Shelby County Schools has launched an investigation into Southwest Early College High School, where school leaders are saying that after a difficult summer, the school is responding to parent concerns.
The school’s response comes less than a week after three Memphis high schoolers and two parents stood before the Shelby County Schools board and called for an investigation into the district charter school after parents and students reported incomplete schedules, staffing shortages, and missing high school credits.
Ashley Smith, the 2-year-old school’s founder and current principal, said in a statement that many of the concerns stem from a lack of understanding Southwest’s model, which allows students to take college courses while in high school. But she added that the school had experienced some “growing pains.”
“This is a different experience for all involved in terms of culture, operations, instructional management,” Smith said. “It takes some time to get everything 100% when you start a brand new organization.”
Southwest Early College High School leaders submitted their responses to district questions on Sept. 3. Brittany Monda, the district’s director of charter schools, emailed a former Southwest parent on Sept. 5 to say an investigation had begun.
“We are currently in a formal investigation that goes deeper than the original grievances that were collected,” Monda said in the email. “We are in the process of data collection through the complaints/allegations that were made both with our office and at the board meeting last week. When we have fully completed the investigation and any further action is taken we will reach out.”
The high school launched two years ago with Southwest Community College, allowing students to graduate with as many as 60 hours in college credits and an associate degree.
In response to the board’s questions, Southwest Early College leaders said there had been miscommunication with parents over issues such as whether or not students would be guaranteed an associate degree and how students would navigate life on a college campus. Leaders added that they were working on filling vacant positions and ensuring that students receive proper special education services.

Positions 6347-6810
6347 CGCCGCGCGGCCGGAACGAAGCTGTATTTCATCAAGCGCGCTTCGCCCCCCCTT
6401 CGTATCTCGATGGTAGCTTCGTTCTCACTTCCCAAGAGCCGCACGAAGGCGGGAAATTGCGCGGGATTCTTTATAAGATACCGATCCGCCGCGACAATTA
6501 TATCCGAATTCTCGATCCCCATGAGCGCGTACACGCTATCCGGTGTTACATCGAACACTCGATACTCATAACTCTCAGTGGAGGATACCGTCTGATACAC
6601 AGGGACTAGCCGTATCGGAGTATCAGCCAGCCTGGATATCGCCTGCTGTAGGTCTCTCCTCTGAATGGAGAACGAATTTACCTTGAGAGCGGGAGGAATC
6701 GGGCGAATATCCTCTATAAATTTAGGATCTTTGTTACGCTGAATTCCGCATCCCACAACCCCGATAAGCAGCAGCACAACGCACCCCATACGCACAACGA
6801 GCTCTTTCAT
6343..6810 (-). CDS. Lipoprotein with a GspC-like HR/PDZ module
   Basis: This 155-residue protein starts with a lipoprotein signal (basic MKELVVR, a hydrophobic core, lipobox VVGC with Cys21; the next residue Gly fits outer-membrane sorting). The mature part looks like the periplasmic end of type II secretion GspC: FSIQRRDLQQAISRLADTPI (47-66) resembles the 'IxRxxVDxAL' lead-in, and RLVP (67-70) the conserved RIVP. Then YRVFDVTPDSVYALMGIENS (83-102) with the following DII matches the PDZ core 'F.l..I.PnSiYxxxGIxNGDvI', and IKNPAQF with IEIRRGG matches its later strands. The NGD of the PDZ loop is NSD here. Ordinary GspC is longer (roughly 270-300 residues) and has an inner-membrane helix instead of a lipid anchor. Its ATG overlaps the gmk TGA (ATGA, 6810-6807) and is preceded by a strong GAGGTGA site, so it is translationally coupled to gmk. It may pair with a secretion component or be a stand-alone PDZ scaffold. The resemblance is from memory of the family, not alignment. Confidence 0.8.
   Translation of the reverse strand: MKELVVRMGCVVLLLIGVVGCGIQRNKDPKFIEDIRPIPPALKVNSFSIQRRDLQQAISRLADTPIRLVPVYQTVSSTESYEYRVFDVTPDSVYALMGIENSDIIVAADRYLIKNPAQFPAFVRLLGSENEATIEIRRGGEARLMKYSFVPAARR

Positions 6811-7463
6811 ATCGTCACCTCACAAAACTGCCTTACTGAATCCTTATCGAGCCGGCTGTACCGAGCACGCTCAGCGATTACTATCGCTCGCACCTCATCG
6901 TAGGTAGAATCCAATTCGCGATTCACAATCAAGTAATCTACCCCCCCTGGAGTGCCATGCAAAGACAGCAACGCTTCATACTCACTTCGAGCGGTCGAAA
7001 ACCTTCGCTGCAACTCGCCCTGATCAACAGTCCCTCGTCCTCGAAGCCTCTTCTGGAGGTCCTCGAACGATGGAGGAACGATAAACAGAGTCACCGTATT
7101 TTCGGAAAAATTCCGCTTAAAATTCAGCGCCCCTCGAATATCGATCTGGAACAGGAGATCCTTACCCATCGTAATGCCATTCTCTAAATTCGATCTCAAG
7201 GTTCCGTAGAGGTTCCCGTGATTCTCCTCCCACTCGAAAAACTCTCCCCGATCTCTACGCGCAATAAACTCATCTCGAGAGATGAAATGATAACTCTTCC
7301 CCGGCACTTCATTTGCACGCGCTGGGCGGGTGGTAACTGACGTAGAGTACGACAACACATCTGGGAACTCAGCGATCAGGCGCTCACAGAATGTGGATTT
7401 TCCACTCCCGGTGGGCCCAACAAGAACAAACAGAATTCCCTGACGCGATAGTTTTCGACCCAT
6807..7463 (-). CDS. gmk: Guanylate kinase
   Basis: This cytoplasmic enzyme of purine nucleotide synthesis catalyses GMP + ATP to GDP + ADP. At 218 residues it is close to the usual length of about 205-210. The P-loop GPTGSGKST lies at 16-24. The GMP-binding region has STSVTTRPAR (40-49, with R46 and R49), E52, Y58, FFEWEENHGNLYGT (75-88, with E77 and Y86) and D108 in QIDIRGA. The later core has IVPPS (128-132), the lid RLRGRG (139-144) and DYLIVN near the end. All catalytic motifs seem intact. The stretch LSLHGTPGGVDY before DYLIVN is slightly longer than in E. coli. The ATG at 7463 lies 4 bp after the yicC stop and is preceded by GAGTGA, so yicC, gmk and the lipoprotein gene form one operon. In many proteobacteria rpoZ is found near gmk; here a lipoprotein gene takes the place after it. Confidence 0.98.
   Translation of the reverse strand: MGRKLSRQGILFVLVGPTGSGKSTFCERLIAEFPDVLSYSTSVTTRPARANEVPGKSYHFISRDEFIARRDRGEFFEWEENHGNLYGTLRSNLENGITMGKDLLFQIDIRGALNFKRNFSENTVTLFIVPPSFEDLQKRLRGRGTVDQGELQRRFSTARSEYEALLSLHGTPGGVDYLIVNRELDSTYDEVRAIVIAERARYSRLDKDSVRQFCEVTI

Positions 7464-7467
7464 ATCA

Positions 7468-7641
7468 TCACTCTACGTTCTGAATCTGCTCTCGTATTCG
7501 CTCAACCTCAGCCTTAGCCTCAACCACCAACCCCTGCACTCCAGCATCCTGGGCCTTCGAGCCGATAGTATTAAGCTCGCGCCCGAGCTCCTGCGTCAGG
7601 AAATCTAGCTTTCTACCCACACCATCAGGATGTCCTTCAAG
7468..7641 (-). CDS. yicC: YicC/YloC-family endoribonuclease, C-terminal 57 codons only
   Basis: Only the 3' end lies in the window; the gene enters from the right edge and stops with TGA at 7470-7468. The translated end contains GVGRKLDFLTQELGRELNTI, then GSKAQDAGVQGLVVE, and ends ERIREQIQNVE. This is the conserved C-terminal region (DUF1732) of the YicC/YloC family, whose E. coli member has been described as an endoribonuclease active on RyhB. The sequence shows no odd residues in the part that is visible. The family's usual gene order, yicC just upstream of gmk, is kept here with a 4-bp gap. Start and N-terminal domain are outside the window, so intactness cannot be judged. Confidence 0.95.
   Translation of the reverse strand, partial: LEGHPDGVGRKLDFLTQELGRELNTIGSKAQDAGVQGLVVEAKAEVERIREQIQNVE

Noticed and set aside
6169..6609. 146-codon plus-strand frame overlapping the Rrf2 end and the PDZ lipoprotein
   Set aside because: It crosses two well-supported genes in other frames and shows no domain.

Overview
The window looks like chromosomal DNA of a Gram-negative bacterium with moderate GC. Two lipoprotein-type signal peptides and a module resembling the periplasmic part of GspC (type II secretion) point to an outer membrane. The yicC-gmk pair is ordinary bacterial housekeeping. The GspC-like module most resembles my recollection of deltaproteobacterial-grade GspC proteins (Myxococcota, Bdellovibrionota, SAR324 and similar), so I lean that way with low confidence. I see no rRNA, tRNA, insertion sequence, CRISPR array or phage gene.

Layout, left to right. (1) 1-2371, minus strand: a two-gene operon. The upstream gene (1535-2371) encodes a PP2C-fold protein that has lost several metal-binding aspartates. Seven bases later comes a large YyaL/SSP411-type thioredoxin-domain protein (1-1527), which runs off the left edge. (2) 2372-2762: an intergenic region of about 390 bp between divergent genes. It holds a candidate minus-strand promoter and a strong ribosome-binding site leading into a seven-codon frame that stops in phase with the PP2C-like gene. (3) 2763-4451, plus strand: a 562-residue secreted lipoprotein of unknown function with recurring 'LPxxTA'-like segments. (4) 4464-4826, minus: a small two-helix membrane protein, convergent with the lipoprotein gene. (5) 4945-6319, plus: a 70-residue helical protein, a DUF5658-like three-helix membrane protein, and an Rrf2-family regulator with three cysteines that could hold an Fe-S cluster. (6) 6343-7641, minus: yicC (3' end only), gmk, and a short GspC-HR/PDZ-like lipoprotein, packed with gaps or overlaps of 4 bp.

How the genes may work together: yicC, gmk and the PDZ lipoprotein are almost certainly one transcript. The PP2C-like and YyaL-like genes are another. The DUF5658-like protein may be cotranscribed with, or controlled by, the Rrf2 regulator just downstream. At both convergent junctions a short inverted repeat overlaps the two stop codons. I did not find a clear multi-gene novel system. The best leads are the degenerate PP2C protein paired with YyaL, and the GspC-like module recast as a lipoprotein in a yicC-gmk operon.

Iseashia Thomas, a former Southwest parent who spoke at last week’s board meeting, said the school’s responses were inadequate and that she was concerned the district investigation would take a long time. She added that while she has already enrolled her son in a different school, she still hears from Southwest parents looking for new homes for their students.
“If this investigation takes a year, you’ve already lost a group of kids,” Thomas said. “My biggest frustration is that SCS approved this charter school. If you’re not going to go in and hold them accountable, then send them teachers so they can give the students what they need.”
Shelby County Schools’ role is to hold schools like Southwest Early College High School accountable to a charter agreement, but the day-to-day operations are left to the school and its own governing board.
Two of the big issues Thomas and other parents raised were the school’s lack of qualified teachers and a lack of course offerings needed for high school graduation.
Because two teachers unexpectedly left this summer, Smith said the school is using an online teaching curriculum for their math classes. The high school also has hired an English teacher and is searching for another one.
Smith said that contrary to parent concerns, Southwest has offered credit recovery for failed classes in the past. She added that now the school will direct students to take credit recovery offered by the district each summer.
Starting this school year, Smith said they are implementing mandatory tutoring at least once a week for any students with less than a score of 75% in a core subject class, such as Geometry or English, or who are missing more than two assignments in any class.
You can read the school’s response to board members in full below: